New Army Chief Speaks
…deplores the LDF’s past role in causing instability
…vows to submit army to civilian authority
NEWLY-APPOINTED army commander, Lieutenant General Mojalefa Exavery Letsoela, has outlined his vision to reform the Lesotho Defence Force (LDF) and submit it to civilian authority.
The LDF, under its former commander Tlali Kennedy Kamoli, had gone rogue and plunged Lesotho into turmoil. But Lt-Gen said all that will now change and the LDF will now transform into a professional force that safeguards the interests of the nation.
In an exclusive interview with the Lesotho Times, his first since his appointment, at his Ratjomose Barracks offices this week, the new army commander strongly deplored the events of the past four years in which high ranking members of the LDF fomented instability through attacks on the police, assassinations as well as murders of civilians.
He said it was time the LDF turned a new leaf and submitted itself to civilian authority in line with the country’s constitution and norms of all democratic societies.
He condemned as an “illegal operation’’ the August 30, 2014 attempted coup on the first government of Prime Minister Thomas Thabane which saw the LDF raiding and seizing arms from several police stations.
Lt-Gen Letsoela was on 23 January, 2018 appointed army commander as the government intensified efforts to transform the security cluster in line with recommendations of an inquiry by the Southern Africa Development Community (SADC).
Lt-Gen Kamoli was arrested last year and remains in custody over various murder and attempted murder charges.
His time at the helm of the LDF effectively saw the army converting into a rogue militia after attempting a coup on the first government of Dr Thabane in August 2014.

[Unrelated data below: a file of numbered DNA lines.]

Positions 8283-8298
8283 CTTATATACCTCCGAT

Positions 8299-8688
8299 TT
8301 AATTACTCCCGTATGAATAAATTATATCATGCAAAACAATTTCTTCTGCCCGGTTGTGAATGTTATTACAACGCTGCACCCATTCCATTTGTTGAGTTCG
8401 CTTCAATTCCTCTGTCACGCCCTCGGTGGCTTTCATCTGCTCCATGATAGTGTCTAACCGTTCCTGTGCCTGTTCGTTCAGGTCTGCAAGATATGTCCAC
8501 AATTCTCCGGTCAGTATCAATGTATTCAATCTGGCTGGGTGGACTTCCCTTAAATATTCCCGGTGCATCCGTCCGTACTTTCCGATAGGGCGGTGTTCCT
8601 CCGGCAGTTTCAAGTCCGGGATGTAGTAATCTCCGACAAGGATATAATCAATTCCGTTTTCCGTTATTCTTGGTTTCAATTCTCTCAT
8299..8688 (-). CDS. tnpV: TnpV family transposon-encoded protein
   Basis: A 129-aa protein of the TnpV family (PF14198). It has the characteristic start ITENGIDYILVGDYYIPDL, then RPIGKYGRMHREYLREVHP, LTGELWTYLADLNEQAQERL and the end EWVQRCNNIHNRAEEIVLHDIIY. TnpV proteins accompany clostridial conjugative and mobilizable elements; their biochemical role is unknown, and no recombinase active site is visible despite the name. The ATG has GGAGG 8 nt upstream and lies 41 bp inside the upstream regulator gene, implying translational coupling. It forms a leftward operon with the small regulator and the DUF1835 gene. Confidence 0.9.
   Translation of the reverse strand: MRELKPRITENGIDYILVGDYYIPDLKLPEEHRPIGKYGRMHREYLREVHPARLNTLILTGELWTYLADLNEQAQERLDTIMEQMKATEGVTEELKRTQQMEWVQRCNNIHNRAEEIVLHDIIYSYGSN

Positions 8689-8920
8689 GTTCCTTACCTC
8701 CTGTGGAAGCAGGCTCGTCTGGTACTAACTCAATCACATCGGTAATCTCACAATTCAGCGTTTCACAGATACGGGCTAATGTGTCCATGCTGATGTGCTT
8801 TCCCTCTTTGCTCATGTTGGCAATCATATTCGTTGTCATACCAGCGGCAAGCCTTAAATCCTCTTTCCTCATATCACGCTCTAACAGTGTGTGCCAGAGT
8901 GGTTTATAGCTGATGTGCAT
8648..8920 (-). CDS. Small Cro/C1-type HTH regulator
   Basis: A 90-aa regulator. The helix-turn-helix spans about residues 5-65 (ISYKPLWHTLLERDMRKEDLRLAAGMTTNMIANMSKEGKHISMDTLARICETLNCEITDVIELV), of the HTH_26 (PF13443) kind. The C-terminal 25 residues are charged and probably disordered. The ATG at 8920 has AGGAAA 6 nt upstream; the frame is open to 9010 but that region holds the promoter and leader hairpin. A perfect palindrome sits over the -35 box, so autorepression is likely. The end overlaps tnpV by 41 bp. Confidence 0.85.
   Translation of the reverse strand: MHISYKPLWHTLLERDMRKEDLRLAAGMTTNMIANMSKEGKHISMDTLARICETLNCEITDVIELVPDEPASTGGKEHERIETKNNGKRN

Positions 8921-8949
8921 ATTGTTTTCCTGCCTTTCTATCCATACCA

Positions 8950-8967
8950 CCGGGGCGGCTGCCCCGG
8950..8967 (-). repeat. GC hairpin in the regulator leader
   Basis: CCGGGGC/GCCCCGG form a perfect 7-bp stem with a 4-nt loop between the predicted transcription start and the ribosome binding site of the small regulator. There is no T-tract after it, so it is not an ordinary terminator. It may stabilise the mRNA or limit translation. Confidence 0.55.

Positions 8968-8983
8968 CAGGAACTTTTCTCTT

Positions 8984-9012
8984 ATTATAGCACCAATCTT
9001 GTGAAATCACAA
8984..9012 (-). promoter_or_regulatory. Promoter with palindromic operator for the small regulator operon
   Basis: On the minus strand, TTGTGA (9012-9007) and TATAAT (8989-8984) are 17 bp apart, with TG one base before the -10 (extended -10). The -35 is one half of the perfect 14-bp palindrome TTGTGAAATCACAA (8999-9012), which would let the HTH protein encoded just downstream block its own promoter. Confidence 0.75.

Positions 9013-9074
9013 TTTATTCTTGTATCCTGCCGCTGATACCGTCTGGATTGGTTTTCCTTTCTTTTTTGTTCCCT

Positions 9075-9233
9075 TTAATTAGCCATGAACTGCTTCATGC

Under Kamoli, the LDF also gained international notoriety over assassinations and attempted assassinations of key political, military and civilian figures including the ghastly killing of former commander, Lt-Gen Maaparankoe Mahao, in June 2015. Dr Thabane alongside two other opposition leaders in his current coalition, Basotho National Party Leader Thesele Maseribane and the Reformed Congress of Lesotho (RCL)’s Keketso Rantšo fled into exile leaving the country with no opposition leaders at that time as all the other parties in parliament were in Dr Mosisili’s coalition.
Lt-Gen Kamoli and several former LDF officers are now in detention over various atrocities including the attempted murder of the editor of this newspaper, Lloyd Mutungamiri, the bombings of the Moshoeshoe II homes of First Lady Maesaiah Thabane and the Ha Abia residence of former Police Commissioner, Khothatso Tšooana.
None of the soldiers involved in the atrocities had been prosecuted under the Pakalitha Mosisili-led seven party coalition regime which seemingly gave the greenlight for Lt-Gen Kamoli and his acolytes to persist on their murderous streak until it lost the June 3 snap elections to Dr Thabane. Lt-Gen Kamoli had been forcibly retired from the LDF in December 2016 as international outrage grew over his atrocities and America had threatened to expel Lesotho out of the AGOA trade pact unless a SADC recommendation to remove him from the LDF was implemented. After his removal, Lt-Gen Kamoli was allegedly given a back-hand role in the security cluster and continued to receive privileges including state bodyguards until Dr Thabane came to power and ended it all.
In the interview with this newspaper this week, Lt Gen Letsoela acknowledged that the LDF had gone off the rails during the period from 2014. It now needed to “speedily return to the right track”.
He said his vision was to re-align and reform the LDF so that it becomes an institution that clearly understands democracy, civil and military relations in which the army “respectfully and willingly submitted to civilian authority without rebellion”.
“We were at a situation where one could say we were off track and we should now speedily come back to the right track,” Lt Gen Letsoela said.